Security researcher Miroslav Stampar has found a new malware variant capable of spreading by exploiting vulnerabilities in Windows SMB file sharing protocols that use all seven leaked US National Security Agency hacking tools.

The WannaCry strain that caused global disruption on 12 May only used two of the leaked NSA exploits and included a kill-switch that a researcher activated, bring to a stop a spread that had caused the shutdown of 20 per cent of the UK National Health Service.

But Stampar, who is part of the Croatian Government CERT, discovered the network worm EternalRocks that is much more impactful than WannaCry and has no kill-switch. And unlike WannaCry, the new variant hides its function to ensure it remains undetected after it’s deployed on a victim’s computer.

EternalBlue uses two SMBv1 exploit tools, an SMBv2 exploit tool, an SMBv3 exploit tool, two SMB reconnaissance tools and a backdoor Trojan. The reconnaissance tools are designed to scan for all open SMB ports on the public internet. The other exploits compromise the individual Windows computer.

The backdoor Trojan spreads the worm from the infected computer to other unpatched computers on the same network.

The new strain masks itself as WannaCry to fool security experts, but gains control of the affected computer instead of launching an initial ransomware attack. Stampar said that once the hacker gains control of the command-and-control server, it waits 24 hours to avoid sandboxing techniques.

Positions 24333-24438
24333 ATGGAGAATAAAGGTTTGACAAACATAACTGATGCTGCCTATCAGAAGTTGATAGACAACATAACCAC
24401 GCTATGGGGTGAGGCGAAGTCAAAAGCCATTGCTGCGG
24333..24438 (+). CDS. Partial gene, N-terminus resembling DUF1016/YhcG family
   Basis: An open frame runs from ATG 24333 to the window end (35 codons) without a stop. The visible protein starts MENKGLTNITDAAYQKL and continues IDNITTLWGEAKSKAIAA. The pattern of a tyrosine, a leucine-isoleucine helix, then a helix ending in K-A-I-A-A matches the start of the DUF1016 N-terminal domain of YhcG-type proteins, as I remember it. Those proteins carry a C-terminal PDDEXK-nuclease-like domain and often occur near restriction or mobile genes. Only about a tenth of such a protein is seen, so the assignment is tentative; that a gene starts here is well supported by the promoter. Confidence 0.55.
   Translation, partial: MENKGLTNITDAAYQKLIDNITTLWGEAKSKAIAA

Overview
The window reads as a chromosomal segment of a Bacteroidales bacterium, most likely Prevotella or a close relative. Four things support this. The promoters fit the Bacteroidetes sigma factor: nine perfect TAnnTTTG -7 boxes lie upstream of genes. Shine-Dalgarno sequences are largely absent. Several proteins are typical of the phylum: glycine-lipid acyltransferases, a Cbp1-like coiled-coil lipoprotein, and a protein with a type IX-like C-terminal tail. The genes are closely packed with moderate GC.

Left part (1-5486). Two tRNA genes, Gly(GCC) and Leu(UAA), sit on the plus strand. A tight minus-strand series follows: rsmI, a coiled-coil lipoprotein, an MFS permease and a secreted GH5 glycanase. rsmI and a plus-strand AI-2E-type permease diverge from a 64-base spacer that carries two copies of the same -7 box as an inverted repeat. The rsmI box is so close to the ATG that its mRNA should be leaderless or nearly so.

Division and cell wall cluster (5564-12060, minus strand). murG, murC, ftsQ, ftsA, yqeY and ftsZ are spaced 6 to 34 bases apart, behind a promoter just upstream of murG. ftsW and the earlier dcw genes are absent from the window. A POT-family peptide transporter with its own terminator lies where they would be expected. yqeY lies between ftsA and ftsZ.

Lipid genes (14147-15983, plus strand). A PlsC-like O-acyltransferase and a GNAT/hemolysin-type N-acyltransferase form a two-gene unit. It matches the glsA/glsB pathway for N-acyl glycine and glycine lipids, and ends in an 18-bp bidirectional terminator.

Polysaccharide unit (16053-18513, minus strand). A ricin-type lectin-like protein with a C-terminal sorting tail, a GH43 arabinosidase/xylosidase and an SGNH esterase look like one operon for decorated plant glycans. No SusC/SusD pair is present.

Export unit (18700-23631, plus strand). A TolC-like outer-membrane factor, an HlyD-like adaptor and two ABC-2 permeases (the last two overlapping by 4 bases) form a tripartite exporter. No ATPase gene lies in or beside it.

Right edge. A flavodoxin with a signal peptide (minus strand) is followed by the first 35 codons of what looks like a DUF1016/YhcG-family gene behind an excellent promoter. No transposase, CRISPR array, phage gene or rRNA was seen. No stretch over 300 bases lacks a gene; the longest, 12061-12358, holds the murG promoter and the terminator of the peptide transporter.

Sandboxing is a technique used by security teams to separate running programs, which will kill untested programs, websites, code and the like without risking harm to the host computer or network. But Stampar said that EternalBlue sidesteps sandboxing, which makes the worm undetectable.

All healthcare providers running on outdated Windows systems need to deploy the patches released by Microsoft in March to prevent a successful EternalBlue attack. Microsoft has also warned users to consider blocking legacy protocols on their networks, in response to the WannaCry attack.

As EternalBlue leverages a greater number of exploits, these warnings apply to this newest strain.

“Some of the observed attacks use common phishing tactics, including malicious attachments,” officials said.

“Customers should use vigilance when opening documents from untrusted or unknown sources.”

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